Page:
A Leica M3 User Report in Pictures
By Logan Norton – His website is HERE
Hello Steve and readers, I would like to present a review of my favorite documentary camera, the venerable Leica M3. As a long time Leica lover I have tried or owned every M camera iteration and I continually find myself drawn back to the original for its impeccable style, exquisite viewfinder and solid, mechanical feel. The M3 does not require batteries, as it has no light meter. It features a .91x magnification viewfinder that is exceptionally well matched to 50mm lenses.
The M3 started a long history of Leica use for reportage and street photography. Greats such as Imogen Cunningham, Henri Cartier-Bresson, Gary Winogrand, Helmut Newton and Diane Arbus all chose Leica cameras for their work. A Leica camera provides near silent operation in a small, easily ignored package; something that allows street photographers and reporters to blend into their surroundings and operate with minimal disruption of the events surrounding them. It was for these characteristics that I chose to bring my trusty M3 along when I went out to document a Peace March in Salinas, CA earlier this year.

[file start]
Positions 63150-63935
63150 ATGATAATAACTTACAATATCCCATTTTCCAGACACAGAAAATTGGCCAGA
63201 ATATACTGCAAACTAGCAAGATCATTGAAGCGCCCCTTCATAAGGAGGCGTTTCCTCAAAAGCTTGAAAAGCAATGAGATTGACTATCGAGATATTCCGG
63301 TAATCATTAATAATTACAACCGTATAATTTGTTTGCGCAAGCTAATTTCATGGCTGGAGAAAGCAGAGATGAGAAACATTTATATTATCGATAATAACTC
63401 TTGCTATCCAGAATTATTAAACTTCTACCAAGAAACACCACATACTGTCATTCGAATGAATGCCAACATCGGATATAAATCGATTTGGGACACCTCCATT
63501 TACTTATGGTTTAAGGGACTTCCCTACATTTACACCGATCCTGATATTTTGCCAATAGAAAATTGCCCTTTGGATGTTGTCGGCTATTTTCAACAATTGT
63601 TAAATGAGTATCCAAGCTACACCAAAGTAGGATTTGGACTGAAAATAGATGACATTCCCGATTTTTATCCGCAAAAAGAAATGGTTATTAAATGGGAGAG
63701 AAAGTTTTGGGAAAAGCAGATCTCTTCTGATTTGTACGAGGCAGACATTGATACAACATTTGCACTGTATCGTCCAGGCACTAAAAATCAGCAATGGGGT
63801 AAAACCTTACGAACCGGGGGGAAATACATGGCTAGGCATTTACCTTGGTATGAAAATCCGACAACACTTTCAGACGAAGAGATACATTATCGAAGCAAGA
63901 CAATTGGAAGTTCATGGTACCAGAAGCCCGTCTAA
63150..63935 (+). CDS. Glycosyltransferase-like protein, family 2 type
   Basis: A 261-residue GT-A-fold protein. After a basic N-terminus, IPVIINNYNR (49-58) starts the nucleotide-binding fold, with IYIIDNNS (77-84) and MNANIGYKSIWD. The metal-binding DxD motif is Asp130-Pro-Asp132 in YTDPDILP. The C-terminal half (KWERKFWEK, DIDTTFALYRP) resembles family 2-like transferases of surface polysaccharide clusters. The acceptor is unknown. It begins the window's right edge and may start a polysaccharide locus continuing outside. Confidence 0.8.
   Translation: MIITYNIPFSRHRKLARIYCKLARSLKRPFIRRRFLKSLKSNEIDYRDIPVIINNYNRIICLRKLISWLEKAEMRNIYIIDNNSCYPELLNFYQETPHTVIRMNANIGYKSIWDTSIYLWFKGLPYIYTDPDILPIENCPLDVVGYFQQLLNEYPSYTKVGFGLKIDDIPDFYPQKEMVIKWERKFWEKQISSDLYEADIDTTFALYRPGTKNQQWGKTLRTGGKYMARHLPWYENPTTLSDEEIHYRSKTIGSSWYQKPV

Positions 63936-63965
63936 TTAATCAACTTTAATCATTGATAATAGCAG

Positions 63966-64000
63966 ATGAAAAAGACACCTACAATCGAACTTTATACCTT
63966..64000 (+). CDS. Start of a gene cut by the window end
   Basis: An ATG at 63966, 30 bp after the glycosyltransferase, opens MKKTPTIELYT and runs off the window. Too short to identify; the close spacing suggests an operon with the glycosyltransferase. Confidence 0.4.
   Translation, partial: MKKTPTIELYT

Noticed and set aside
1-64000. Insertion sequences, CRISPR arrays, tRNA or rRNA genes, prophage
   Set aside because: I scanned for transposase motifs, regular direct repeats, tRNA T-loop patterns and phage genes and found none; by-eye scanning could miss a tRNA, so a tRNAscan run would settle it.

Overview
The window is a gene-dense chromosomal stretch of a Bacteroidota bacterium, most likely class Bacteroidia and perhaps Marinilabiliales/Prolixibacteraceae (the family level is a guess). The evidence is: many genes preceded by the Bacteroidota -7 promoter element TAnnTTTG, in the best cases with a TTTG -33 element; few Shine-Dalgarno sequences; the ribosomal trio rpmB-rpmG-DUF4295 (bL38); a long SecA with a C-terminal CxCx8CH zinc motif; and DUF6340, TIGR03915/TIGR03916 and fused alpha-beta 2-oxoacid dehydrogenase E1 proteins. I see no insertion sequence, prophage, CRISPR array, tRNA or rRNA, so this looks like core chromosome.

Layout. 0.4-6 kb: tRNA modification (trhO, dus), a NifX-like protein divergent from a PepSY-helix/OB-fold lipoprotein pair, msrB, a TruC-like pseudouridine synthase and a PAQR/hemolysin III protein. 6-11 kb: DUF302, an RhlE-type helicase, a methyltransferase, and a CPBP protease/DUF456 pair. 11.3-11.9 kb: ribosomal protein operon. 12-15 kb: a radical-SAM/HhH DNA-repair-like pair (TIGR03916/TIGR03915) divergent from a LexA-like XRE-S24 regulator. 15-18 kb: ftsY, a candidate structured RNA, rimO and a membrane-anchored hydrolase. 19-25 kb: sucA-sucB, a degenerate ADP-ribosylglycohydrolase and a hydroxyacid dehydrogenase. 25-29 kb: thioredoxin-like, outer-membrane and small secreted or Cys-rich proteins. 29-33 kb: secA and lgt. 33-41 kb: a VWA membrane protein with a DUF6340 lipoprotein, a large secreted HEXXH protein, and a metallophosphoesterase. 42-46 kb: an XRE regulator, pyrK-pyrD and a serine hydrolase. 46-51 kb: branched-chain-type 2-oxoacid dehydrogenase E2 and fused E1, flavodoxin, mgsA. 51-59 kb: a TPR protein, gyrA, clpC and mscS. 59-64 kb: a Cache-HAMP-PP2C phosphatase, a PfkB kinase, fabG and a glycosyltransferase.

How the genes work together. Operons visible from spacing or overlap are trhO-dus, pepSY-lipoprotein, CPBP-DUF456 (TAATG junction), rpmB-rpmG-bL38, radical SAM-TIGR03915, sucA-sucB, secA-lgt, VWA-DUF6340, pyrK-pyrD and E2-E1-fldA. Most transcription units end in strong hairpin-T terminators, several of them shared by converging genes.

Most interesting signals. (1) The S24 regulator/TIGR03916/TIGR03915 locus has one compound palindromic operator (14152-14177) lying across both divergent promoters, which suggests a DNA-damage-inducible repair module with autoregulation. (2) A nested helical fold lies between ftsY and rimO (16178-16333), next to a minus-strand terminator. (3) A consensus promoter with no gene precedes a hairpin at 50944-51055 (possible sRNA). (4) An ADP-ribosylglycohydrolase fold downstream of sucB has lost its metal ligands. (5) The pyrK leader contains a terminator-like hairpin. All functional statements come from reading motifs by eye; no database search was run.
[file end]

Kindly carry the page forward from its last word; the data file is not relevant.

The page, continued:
In response to escalating violence involving the Salinas Police Department, members of the Hispanic community organized a Peace March. The march highlighted three shooting deaths of young Hispanic men at the hands of the Salinas police and called for open dialect between the city and the Hispanic community leaders.
In order to cover this event I paired my M3 with two of Voigtlander’s best lenses; the 50mm Nokton f/1.5 and the 28mm Ultron f/2. One of the downsides to the M3 is its lack of 28mm (or 35mm for that matter) frame lines. For my work I do not use an external finder for this lens, instead choosing to shoot with both eyes open and guestimate the framing. I have found this to be suitable for my purposes but would definitely not recommend it for everything. The images were all captured using either Kodak 400tx (my favorite film for these events) or Fuji Acros 100. The film was developed at home using Kodak Xtol developer and scanned with a Kodak Pakon F-135 Plus.